R. Todd Bennett, P.C.
Bar Register | Preeminent Lawyers
Board Certified | Texas of Legal Specialization | Criminal Law | R. Todd Bennett, Since 1991
The Best Lawyers in America
AV | Preeminent | For Ethical Standards and Legal Ability
Super Lawyers | R. Todd Bennett | Selected in 2005 Thomson Reuters
Attorney
  1. Home
  2.  » 
  3. Domestic Violence
  4.  » How are domestic violence charges prosecuted in Texas?

How are domestic violence charges prosecuted in Texas?

| Oct 10, 2019 | Domestic Violence |

Texas Penal Code, Title 5, Chapter 22, Section 22.01 defines domestic violence as any instance in which an individual threatens or inflicts bodily harm on another individual. State law allows anyone residing in the same home with their alleged victim to be charged with domestic violence. It doesn’t matter whether they’re in a romantic relationship with their victim. They don’t necessarily have to be related by blood either.

Domestic violence is considered as a type of assault in Texas. It can be prosecuted as anything from a Class C misdemeanor up to a first-degree felony here in this state. Prosecutors will generally base their decision as to what degree of crime to charge a defendant with on a variety of factors.

They’ll look into whether the defendant has any previous convictions for domestic violence. Likely, they’ll also consider the relationship that existed between the defendant and their victim. They’ll also take into account how the most recent alleged offense was carried out. Any commissions of this crime that involve strangulation or suffocation may result in the defendant being charged with a higher-level criminal offense.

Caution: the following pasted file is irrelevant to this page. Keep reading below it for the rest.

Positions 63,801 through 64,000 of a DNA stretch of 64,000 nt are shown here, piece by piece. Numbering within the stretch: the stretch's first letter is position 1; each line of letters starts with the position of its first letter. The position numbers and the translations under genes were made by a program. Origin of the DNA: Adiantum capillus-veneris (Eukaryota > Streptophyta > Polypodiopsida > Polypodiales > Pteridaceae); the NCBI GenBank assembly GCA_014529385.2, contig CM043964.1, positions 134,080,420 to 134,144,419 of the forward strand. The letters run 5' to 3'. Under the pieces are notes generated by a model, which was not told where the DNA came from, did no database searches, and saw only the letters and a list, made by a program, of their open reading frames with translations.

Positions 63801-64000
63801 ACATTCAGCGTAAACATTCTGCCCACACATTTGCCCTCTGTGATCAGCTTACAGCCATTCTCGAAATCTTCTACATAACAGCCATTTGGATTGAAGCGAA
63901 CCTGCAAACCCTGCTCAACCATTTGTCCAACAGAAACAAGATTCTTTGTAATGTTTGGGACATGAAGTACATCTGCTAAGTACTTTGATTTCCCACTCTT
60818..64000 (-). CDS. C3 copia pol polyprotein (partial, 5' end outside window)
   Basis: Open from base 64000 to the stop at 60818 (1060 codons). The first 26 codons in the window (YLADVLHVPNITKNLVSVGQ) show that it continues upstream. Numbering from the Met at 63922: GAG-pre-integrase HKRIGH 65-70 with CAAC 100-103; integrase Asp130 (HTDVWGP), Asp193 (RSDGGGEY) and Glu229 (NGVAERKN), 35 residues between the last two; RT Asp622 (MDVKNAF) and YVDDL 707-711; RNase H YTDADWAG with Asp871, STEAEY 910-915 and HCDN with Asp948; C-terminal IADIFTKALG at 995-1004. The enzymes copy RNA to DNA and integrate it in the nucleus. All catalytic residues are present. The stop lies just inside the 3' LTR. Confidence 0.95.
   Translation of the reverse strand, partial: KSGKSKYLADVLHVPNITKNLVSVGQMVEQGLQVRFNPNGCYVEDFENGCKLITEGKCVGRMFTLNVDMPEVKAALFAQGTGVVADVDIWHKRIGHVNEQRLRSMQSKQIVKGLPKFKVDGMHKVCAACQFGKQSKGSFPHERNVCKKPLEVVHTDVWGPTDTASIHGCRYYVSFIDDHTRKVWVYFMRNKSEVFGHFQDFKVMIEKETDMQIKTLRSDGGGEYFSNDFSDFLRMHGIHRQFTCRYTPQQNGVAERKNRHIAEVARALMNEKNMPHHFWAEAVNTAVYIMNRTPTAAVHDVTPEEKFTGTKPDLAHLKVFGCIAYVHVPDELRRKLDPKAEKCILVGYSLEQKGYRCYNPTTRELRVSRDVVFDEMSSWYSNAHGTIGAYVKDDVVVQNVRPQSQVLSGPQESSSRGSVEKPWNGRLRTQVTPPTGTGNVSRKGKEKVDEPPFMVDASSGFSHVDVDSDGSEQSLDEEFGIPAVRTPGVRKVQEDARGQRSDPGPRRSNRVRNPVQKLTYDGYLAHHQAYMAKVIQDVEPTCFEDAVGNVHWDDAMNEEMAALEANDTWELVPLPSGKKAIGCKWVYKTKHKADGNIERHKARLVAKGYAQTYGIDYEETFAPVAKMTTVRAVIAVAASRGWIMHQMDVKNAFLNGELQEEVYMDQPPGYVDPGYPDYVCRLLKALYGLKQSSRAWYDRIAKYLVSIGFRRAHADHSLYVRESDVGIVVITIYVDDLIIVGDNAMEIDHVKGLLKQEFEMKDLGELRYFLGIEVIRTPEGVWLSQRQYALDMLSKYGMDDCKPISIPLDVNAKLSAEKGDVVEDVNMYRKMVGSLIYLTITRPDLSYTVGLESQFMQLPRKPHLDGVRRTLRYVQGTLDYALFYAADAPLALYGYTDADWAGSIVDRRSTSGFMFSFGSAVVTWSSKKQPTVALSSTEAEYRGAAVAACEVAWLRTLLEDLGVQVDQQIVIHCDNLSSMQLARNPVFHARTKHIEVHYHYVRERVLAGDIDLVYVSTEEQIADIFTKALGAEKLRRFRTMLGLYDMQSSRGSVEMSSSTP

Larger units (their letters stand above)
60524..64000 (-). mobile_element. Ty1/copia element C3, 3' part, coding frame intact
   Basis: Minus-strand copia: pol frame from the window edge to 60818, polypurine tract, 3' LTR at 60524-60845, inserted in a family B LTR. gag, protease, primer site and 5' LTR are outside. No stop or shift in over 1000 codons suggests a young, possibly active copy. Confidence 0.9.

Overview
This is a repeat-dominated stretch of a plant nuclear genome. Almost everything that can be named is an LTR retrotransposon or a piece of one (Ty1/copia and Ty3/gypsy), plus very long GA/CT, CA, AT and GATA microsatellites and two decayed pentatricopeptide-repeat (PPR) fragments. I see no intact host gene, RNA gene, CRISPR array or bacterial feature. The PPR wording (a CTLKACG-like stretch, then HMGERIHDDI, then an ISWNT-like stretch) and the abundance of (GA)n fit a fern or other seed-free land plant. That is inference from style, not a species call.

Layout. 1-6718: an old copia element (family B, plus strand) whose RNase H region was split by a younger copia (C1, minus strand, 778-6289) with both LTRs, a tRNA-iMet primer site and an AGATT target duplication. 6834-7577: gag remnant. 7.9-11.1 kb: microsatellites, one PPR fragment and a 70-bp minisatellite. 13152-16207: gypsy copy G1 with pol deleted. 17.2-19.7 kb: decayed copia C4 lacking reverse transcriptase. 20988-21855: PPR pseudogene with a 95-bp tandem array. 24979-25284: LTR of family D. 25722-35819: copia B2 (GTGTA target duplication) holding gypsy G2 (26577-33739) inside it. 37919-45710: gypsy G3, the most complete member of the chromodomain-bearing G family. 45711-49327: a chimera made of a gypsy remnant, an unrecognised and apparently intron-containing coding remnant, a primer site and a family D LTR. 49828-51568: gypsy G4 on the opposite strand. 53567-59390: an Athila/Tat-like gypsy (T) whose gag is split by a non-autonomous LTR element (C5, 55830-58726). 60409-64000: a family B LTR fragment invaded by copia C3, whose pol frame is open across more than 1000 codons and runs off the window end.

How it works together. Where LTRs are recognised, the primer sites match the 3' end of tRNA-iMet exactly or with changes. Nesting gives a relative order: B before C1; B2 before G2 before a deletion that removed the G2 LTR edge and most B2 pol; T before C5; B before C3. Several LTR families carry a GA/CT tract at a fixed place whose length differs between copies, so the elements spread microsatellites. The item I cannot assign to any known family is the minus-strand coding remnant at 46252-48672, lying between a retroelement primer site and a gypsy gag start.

These same factors are likely to impact sentencing if you’re found guilty of such a crime as well.

A Houston prosecutor has the burden of proving their assertion that a criminal act occurred if they wish to secure a conviction in their case. Their main responsibility is to prove that the defendant both knowingly and intentionally committed domestic violence beyond a reasonable doubt. The prosecutor must also prove that a defendant’s recklessness was actually what ultimately resulted in the victim’s bodily harm.

If you’ve convicted of a Class C misdemeanor here in Texas, then you could have to pay a fine and be sentenced to as long as a year in jail. A felony conviction could carry with it up to a $10,000 fine and a 99-year prison term. Given how high the stakes are, you owe it to yourself to consult with a domestic violence attorney. Your lawyer can advise you of your rights and potential defense strategies that you may be able to pursue in your Houston case.

Archives